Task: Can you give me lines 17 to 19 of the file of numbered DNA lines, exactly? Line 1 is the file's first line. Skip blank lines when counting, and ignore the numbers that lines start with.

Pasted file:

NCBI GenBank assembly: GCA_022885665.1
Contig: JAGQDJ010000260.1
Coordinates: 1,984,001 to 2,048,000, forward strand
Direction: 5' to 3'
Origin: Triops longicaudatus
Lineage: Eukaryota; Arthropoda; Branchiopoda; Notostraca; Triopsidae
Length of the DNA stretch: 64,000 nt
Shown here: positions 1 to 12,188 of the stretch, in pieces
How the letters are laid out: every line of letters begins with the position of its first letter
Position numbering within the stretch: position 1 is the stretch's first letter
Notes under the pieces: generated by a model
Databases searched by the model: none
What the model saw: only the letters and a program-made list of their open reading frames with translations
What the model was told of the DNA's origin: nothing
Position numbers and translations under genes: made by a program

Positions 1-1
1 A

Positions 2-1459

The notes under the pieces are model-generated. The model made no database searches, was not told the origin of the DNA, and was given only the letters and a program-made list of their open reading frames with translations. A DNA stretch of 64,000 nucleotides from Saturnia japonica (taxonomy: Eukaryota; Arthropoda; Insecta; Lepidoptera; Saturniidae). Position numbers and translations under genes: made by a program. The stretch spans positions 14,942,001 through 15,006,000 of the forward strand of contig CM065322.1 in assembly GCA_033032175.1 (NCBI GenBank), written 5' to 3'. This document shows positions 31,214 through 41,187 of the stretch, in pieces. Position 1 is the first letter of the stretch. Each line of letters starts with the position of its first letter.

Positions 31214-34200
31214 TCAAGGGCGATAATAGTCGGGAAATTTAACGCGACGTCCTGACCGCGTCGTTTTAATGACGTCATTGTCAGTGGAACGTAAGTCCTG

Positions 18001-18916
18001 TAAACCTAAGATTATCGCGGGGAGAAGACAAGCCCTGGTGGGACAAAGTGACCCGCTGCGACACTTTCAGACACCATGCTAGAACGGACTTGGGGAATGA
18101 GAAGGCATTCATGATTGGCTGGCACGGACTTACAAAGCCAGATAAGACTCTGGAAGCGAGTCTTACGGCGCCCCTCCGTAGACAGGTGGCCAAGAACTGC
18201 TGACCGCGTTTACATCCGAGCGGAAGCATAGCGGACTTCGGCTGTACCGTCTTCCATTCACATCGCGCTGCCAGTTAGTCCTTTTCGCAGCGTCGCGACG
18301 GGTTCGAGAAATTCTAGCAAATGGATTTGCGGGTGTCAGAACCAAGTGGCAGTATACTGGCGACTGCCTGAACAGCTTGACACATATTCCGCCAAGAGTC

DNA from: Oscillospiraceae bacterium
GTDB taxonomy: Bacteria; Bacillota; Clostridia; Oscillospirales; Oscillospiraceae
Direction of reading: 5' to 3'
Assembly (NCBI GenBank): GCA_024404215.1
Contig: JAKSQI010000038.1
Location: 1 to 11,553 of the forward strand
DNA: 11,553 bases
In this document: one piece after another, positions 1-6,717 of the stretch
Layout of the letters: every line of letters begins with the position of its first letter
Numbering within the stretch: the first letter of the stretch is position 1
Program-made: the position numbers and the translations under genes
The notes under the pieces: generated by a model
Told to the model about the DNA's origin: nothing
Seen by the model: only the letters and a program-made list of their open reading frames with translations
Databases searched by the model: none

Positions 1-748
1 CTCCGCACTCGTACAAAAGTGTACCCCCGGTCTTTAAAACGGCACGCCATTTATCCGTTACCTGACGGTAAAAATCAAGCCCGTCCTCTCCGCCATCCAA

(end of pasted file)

1 A

Positions 2-1459

The notes under the pieces are model-generated. The model made no database searches, was not told the origin of the DNA, and was given only the letters and a program-made list of their open reading frames with translations. A DNA stretch of 64,000 nucleotides from Saturnia japonica (taxonomy: Eukaryota; Arthropoda; Insecta; Lepidoptera; Saturniidae). Position numbers and translations under genes: made by a program. The stretch spans positions 14,942,001 through 15,006,000 of the forward strand of contig CM065322.1 in assembly GCA_033032175.1 (NCBI GenBank), written 5' to 3'. This document shows positions 31,214 through 41,187 of the stretch, in pieces. Position 1 is the first letter of the stretch. Each line of letters starts with the position of its first letter.